From Missouri, USA:
I've had type 1 diabetes since childhood, and I'm wondering about the effects of hyperglycemia on the brain. I'm very interested in how it affects mood, thought processes and memory. I've found that since hemoglobin A1c bonds with more glucose with higher blood glucose levels, and that just like any hemoglobin, hemoglobin A1c transports oxygen from the lungs to the rest of your body, including the brain. I've found that oxygen deprivation causes many symptoms similar to those felt during hyperglycemia such as hindered eyesight (especially night vision), headaches, lightheadedness and hindered thinking. I'm intrigued that certain side effects caused by high blood sugar may be associated with hypoxia.
My biggest stumbling block has been the lack of research and concrete studies on hyperglycemia in relation to hypoxia. Who knows, maybe I may be onto something new and exciting!
Your ideas touch on some fairly complicated biochemistry, but let me try to make two small contributions.
Put rather briefly, both oxygen shortage and lack of glucose in the cells both interfere with the production of energy, and in turn result in some of the symptoms you describe.
- Very little work has been done on the question as to whether glycosylation of hemoglobin interferes with the amount of oxygen it can carry. Such as there has been shows that glycosylation slightly increases the affinity for oxygen, but it also slightly reduces the dissociation in the capillaries. In short, a high A1c does not affect the oxygen delivery capacity of the circulating blood.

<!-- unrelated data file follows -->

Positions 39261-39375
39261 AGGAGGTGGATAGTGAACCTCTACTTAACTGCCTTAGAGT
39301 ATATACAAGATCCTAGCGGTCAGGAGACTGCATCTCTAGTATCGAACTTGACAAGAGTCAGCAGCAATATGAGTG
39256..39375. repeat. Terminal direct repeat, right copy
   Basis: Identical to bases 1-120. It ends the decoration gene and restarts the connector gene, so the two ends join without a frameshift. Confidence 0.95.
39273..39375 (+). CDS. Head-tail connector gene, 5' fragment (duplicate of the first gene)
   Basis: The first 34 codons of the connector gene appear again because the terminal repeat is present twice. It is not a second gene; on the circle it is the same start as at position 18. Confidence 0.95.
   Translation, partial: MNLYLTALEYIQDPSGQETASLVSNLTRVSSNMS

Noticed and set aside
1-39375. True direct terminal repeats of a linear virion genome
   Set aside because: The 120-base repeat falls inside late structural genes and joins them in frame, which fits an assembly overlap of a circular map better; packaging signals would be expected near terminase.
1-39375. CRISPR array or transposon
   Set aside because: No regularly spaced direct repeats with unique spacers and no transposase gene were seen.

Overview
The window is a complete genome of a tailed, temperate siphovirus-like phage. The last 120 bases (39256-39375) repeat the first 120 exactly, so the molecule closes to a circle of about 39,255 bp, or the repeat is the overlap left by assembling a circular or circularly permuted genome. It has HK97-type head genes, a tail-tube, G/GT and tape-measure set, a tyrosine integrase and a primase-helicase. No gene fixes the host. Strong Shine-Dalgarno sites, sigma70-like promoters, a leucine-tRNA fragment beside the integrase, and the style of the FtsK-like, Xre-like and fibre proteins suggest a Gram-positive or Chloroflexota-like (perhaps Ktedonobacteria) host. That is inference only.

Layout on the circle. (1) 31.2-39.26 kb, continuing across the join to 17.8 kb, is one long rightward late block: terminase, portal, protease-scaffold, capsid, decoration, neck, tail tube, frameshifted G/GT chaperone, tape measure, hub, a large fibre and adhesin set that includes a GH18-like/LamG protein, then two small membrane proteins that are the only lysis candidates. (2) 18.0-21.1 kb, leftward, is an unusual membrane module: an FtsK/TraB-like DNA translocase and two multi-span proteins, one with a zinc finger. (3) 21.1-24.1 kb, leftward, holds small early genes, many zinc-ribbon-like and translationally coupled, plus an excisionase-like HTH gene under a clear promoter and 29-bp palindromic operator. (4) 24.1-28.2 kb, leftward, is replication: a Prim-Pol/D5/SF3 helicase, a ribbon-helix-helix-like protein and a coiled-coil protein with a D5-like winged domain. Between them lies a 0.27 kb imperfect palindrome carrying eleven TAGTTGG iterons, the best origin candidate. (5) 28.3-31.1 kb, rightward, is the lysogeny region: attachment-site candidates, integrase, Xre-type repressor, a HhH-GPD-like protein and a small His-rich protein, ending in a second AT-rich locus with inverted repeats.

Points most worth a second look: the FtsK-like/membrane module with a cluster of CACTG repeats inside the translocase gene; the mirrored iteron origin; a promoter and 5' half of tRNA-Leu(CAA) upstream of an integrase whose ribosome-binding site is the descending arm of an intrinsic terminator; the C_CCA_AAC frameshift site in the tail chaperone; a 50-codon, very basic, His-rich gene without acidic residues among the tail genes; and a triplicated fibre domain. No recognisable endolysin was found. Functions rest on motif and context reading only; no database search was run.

- Hyperglycemia in typeá1A diabetes is due to insulin deficiency: Without insulin, glucose is prevented from getting into the cells where (like oxygen) it plays a vital role in the production of energy for all metabolic processes.
Original posting 10 Nov 2000
Posted to Hyperglycemia and DKA
|Return to the Top of This Page|
Last Updated: Tuesday April 06, 2010 15:09:16
This Internet site provides information of a general nature and is designed for educational purposes only. If you have any concerns about your own health or the health of your child, you should always consult with a physician or other health care professional.
This site is published by T-1 Today, Inc. (d/b/a Children with Diabetes), a 501c3 not-for-profit organization, which is responsible for its contents. Our mission is to provide education and support to families living with type 1 diabetes.
© Children with Diabetes, Inc. 1995-2018. Comments and Feedback.